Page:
On May 26th, we had another late frost warning and I had to rush to cover the entire garden. Thankfully, my Father and Brother were available to help.

 photo Frost001.jpg

The next day, I uncovered all of the plants and replaced the tomato and cucumber cages that were used to hold down the landscape fabric and tarps. Some of our tomato and basil plants were nipped a bit and my cucumbers died off completely. Everything else came through without a problem.

On May 27th, we delivered the Bee Hive and my pyramid trellises to the garden. Unfortunately, the hive is empty because the bees died off over the winter. We are going to order new bees eventually.

Delivering The Trellis - May 27, 2013 photo TrellisDelivery001.jpg

May 27, 2013 - Bee Hive & Trellis Installed photo May292013.jpg

The Flood of 2013:
The evening of May 29th, we were hit with a huge thunderstorm that caused flash flooding that closed several local roads and bridges. It was enough rain to raise the river over the banks and to flood the entire community garden for about 24 hours.

Thankfully, the raised beds in our plot kept most of my plants just above the water. The Bee Hive and Pyramid Trellises were fine.

Here are my photos of the flood:

Holy Carp! The Fish Are Swimming In the Road:
Carp Swimming In The Road! photo Carp.jpg

Good Thing The Shed Is Raised Up High:
Community Garden Shed - May 30, 2013 photo CommunityGardenShed.jpg

The Tractor and Tiller Escaped The Flood:
Community Garden Gate - May 30, 2013 photo GardenGate-May302013.jpg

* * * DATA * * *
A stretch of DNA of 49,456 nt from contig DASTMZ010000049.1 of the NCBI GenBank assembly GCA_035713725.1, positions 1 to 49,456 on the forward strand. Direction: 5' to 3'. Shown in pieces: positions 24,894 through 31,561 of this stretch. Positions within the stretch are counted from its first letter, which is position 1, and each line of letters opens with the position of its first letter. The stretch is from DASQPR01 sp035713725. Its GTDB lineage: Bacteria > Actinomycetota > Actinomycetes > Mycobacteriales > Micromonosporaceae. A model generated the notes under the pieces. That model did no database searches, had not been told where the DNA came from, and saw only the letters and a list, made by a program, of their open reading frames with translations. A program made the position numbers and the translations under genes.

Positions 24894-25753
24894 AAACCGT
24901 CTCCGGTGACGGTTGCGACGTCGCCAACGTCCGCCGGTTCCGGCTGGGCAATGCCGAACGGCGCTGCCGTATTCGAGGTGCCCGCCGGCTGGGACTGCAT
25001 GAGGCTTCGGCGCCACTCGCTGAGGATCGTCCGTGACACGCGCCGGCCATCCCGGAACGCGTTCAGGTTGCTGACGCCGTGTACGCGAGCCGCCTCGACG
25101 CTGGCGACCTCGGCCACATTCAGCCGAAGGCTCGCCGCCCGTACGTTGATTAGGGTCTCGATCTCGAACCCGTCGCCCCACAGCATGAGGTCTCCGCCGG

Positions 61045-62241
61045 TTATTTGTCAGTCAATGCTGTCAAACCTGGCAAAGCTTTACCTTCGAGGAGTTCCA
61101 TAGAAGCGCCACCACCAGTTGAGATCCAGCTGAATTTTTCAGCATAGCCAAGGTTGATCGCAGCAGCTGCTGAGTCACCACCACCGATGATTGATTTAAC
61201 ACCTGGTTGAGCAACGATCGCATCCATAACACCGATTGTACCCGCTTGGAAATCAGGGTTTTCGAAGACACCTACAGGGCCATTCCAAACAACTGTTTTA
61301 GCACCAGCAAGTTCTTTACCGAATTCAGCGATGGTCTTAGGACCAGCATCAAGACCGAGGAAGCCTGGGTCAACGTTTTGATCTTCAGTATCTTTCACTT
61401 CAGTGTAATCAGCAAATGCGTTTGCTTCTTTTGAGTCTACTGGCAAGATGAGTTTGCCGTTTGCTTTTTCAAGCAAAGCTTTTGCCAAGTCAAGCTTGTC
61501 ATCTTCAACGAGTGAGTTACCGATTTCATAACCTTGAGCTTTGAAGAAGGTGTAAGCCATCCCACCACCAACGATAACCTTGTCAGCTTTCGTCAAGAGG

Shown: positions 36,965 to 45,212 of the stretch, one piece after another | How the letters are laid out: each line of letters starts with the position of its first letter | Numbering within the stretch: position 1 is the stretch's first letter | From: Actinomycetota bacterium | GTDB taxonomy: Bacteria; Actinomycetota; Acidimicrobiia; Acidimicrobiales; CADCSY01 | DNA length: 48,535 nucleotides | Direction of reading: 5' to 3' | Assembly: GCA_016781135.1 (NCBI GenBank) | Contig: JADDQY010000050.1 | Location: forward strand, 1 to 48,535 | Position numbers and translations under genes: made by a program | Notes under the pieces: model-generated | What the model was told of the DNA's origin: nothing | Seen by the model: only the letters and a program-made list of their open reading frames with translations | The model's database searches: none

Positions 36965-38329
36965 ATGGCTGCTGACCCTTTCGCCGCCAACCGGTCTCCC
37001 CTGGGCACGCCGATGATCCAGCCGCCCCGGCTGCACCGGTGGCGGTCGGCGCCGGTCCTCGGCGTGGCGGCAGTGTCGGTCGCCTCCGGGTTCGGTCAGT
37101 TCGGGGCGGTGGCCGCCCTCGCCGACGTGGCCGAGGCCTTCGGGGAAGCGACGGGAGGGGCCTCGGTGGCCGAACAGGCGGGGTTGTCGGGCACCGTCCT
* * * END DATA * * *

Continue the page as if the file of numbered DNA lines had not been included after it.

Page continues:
The Community Mower Got Flooded Up Above The Footboards:
Community Mower - May 30, 2013 photo MowerGotWet.jpg

Wading Back To My Car:
Wading Back To My Car - May 30, 2013 photo Flooded-May302013.jpg

When I went down to the garden to check on things the morning after the flood, I had to put on my fishing waders just to get into the garden. There were carp swimming in the road by the garden shed.

Here’s how our plot looked the day after the flood:
After The Flood - May 30, 2013 photo FloodMay302013.jpg

The potatoes had been fully submerged, but they look better than ever since the water receded. The Nasturtium seeds that I planted between the potato plants are also starting to produce leaves.

The only casualties from the flood were the cucumbers which may have been damaged more by the cold weather a couple days before, than by the flood it’s self. After three frosts and a flood, I have gone from trying to grow three different types, to only pickling size plants. I’m going to learn how to make my own pickles this year even if I have to buy the cucumbers at a Farmer’s Market.

Problem Crops: